Articles Tagged with Law360

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ABA’s Law Practice Today Webzine

When I sat down to write No Law Firm Niche is Hotter Right Now than Diversity a few weeks ago (and published today), in the March 2019 edition of the ABA’s Law Practice Today (LPT) webzine, it was Paul Weiss getting the negative publicity fresh off an unflattering  feature in the Sunday New York Times.

Of course, this week, another white shoe New York law firm, Willke Farr, was getting to put its own crisis communications plan into play, when firm co-chair Gordon Caplan was placed on leave in the wake of the hottest news story of the week—the college admissions cheating scandal. In Law360’s Did Willkie’s Reaction To Admissions Scandal Miss The Mark?, reporter Aebra Coe asked me about the firm’s action and reaction, and potential for long-term damage to the firm brand. From a PR standpoint, there are huge differences between the stories—one is about the firm as a whole; the other is really about the behavior of an attorney that works there. In neither case will the law firm suffer any serious repercussions (as should be the case), but no big-time business likes to wake up to these calls from the media. But how to properly handle crisis communication is an article and a subject for another day.

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law360In the September 13, 2016 edition of Law360, reporter Kevin Penton writes on 3 Secrets to Retaining Millennial Attorneys. He interviewed me, along with Michael Di Gennero, a senior director with Lateral Link, a recruiting agency; and Danielle Goldstone, a senior consultant with Laurence Simons, a legal and compliance recruiting firm.

In a nutshell, the three tips amounted to expanding options for advancement, being flexible, and being wary of change. The conversation with law firm management regarding what is needed to attract and maintain millennial talent seemingly occurs every day. I’m not sure I agreed with Di Gennero’s take that younger associates want to stay long term but are pushed out by advancement policies. I think the last three associates I worked with extensively at (smaller) firms have already bolted. I don’t think it was me…and each time I was told that it simply wasn’t “a fit.”

I agreed with Goldstone on the importance of work-life balance, with a realistic amount of vacation and personal days—assuming you are really allowed to take them. There is a difference between being given the time and being allowed to actually use it—without “penalty.”

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law360.jpgIn today’s Law360, reporter Matthew Bultman writes on How to Manage the Millennial Lawyer. This is certainly one of the years’ hottest law firm management topics, and my interview with Matthew came on the heels of my panel participation in Bridging the Generational Divide: How Millennials Can Communicate with Baby Boomers and Succeed in the Workplace at the recent ABA Business Law Spring Meeting in Montreal.

“Running a major law firm has always had its challenges, but firm leaders in recent years have found themselves facing a new question: how to best manage millennials, a tech-savvy generation that values flexibility and wants meaning in work,” writes Bultman. “The truth of stereotypes around millennials — that they’re entitled, job hoppers, nonconformist — is debatable. But what is true, according to the Pew Research Center, is that the generation now makes up the largest section of the workforce.”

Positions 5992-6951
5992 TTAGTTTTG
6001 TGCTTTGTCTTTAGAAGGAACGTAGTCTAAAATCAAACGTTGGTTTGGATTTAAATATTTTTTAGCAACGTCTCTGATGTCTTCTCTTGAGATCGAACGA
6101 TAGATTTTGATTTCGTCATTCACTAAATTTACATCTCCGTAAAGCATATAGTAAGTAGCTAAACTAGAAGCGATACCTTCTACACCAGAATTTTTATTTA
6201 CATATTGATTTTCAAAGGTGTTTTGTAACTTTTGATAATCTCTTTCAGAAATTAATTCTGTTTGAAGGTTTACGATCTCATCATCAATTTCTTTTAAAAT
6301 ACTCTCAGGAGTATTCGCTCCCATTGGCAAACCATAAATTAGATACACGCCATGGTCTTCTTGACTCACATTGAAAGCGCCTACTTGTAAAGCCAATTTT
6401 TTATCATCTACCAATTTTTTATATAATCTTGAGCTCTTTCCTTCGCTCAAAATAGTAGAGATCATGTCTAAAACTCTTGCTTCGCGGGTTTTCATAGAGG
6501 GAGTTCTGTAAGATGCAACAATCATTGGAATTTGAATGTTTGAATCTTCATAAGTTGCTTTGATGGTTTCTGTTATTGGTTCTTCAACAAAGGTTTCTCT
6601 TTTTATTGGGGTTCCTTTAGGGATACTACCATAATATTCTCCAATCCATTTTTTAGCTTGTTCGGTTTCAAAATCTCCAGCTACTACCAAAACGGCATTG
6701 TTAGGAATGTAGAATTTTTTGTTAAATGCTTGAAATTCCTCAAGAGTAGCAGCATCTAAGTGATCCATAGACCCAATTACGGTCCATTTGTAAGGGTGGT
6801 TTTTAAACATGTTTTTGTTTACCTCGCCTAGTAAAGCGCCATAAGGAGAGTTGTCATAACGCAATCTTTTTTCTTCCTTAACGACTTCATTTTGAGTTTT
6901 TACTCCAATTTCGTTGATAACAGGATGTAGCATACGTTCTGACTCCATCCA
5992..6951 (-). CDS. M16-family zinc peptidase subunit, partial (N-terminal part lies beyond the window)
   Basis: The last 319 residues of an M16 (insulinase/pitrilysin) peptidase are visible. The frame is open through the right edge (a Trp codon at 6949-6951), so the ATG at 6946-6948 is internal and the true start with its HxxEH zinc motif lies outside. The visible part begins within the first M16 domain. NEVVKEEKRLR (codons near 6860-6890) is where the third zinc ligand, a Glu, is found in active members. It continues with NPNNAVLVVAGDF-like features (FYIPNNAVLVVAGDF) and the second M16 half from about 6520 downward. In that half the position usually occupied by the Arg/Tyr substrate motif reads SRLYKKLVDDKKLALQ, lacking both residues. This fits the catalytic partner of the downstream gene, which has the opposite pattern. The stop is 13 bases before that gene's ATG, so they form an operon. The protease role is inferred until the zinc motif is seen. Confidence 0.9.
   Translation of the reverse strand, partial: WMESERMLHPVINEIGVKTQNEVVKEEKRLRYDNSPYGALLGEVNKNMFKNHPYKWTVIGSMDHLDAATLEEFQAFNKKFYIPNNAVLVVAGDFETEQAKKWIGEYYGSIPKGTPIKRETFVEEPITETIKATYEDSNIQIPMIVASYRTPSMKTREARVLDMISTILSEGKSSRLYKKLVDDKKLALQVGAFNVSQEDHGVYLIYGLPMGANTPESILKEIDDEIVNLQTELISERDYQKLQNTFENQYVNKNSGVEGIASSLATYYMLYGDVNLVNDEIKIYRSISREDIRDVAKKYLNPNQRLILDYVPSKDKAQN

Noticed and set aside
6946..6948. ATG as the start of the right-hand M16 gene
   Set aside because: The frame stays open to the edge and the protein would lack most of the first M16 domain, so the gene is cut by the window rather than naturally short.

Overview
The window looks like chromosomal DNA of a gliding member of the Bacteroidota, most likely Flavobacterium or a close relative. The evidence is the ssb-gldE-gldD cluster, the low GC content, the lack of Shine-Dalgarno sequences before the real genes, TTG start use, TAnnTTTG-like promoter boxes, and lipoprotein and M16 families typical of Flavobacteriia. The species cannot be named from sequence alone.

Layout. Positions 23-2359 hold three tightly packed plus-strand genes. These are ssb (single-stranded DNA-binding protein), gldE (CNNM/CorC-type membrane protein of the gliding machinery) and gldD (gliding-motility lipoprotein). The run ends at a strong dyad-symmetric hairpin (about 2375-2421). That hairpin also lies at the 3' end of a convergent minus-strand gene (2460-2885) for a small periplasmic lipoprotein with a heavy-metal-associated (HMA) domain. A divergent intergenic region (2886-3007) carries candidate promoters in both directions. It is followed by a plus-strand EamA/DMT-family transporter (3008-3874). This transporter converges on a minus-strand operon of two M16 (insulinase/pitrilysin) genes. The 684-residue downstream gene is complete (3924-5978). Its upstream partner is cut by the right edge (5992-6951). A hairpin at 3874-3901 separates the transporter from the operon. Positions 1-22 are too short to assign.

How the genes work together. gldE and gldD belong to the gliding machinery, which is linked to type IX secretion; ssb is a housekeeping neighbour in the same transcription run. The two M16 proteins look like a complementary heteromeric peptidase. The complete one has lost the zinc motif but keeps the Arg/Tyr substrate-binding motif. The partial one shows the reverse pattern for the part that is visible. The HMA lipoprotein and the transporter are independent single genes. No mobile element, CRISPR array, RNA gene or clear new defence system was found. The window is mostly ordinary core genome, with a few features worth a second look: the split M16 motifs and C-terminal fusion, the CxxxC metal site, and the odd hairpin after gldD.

“You can’t keep things status quo or business as usual,” said Micah Buchdahl, the president of law marketing company HTMLawyers Inc. “There is a realization in BigLaw that you have to make these shifts if you’re going to attract the same caliber of talent you always have. A failure to do that will not put you in the market for the best talent that’s out there.”

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In today’s Law360, reporter Bibeka Shrestha writes on Insurance agents taking Jacoby & Meyers LLP to task over advertising relating to Hurricane Sandy. In her article, she interviews me about my take on the complaint filed with the state court disciplinary committee by the Professional Insurance Agents of New York.

The PIA’s complaint stems from an ad that says, “If your business lost business due to the storm your insurance policy should cover it. If it doesn’t, your agent made an error. We’ll work to correct it.” The complaint cites 7.1(a)(2) of the NY RPC…the all-purpose “false, deceptive or misleading”…in regard to the advertisement’s content and message.

While I’m far from an expert on insurance law, I have trouble believing that every policy covers business interruption. I can see where agents might take offense to the suggestion that they are at fault, acting improperly or erroneous in every instance where a claim for such coverage is denied. I suggest in the article that a slight tweak from “your agent made an error” to “your agent might have made an error” would likely rectify the situation and not dilute the ad’s impact. Of course, I’ve had my fair share of fights over the years with insurance agents over what is and is not covered in a policy–so I’m not going to be a staunch defender of the industry. I’m talking to you buddy–the guy that claimed I could continue to sleep on a mattress in which a squirrel died and decomposed. “You don’t need a new one. We can just get it steam cleaned.” Yes, I got a new mattress. And, yes, I utilized my law degree in doing so. I totally get retaining counsel if you feel provisions of a policy are not being carried out.